NYK operates 720 ships, which counts as 1.5% of the world fleet. Some of the 720 are chartered in.
The company' s emphasis on CSR grew from the company' s "cultural tradition of honourable dealing," he said. It has been looking for ways to improve its social responsibility for many years, for example establishing a fuel economy committee in 1977.
"This company takes the shipowners view, it is the long view, never shorter than five years," he said.
NYK Line defines corporate social responsibility as integration of the interests of all stakeholders, including employees and the communities.
"Warren Buffet giving $31 bil to Bill Gates foundation is absolutely laudable, but its philanthropy, not CSR," he said.
"CSR is an ongoing process - a commitment generated for the company from the management down."
Typical CSR projects NYK implements includes reforestation projects in countries of the world, which the company carries woodchips from, and projects for seafarer''s children.

McKelvie said that the complexity of the shipping industry can be used against the industry, for example after the Sea Empress incident, when people pointed out that it was crewed by Russians and spilled in Wales.
On the issue of SIRE inspections, McKelvie said, "we endorse anything that contributes to maritime safety, and that includes SIRE."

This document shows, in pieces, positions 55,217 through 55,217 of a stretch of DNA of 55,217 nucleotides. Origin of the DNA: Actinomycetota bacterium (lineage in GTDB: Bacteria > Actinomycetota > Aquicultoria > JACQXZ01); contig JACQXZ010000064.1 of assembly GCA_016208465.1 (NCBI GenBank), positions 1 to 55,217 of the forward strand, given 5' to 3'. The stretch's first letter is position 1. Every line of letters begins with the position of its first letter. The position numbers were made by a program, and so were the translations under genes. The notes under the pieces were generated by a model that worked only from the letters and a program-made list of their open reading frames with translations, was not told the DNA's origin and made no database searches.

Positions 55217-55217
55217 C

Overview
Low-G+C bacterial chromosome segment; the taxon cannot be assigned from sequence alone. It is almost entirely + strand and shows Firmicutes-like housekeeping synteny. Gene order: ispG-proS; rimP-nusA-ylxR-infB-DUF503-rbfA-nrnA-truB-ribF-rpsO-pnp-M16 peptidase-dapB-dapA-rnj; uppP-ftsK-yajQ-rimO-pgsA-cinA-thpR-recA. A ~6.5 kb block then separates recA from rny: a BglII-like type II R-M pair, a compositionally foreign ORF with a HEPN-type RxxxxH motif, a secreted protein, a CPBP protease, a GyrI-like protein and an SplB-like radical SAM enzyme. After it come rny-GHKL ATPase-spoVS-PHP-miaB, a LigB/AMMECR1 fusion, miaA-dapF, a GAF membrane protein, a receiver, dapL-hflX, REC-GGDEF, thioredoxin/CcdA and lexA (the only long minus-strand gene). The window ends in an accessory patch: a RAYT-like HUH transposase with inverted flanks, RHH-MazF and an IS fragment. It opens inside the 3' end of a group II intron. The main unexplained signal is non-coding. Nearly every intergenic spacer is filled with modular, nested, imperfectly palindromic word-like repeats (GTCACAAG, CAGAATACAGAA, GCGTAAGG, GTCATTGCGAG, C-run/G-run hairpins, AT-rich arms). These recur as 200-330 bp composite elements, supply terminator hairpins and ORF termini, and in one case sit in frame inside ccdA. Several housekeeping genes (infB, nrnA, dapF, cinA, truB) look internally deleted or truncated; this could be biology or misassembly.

"We're quite ready for the inspections. They take up a lot of time but they don't perturb us too much.
Seafarers admit, the inspector has a different perspective."
The biggest enemy of safety, McKelvie said, is the "enemy within - for example, an accountant or an auditor - a myopic sort of chap - who only sees this week's figures. This is a big enemy in shipping," he said.
"It' s important that everybody has maritime knowledge and maritime experience."
McKelvie said he thought that the main reason the quality of tanker operations has improved in
recent years is because owners have been forced to improve, due to regulations.
SIRE is another form of "policing from the outside," he said.
"Until owners start doing better policing from the inside, there will be a SIRE,"
he said. "There will be more and more inspections."
McKelvie talked about the informal tanker operator''s safety forums in which he participates. The latest event was the 119th meeting, and there are three meetings every year. "It works - everyone trusts each other and they are very honest," he said.
"Early on - they ejected the oil majors because they couldn't  talk freely. Now people can say ''we
had a shocking accident and the cause was...''"

Delegates to the forum often say that their accident investigations found that no risk assessment was carried out, and the cause of the accident is traced to commercial pressure, he said.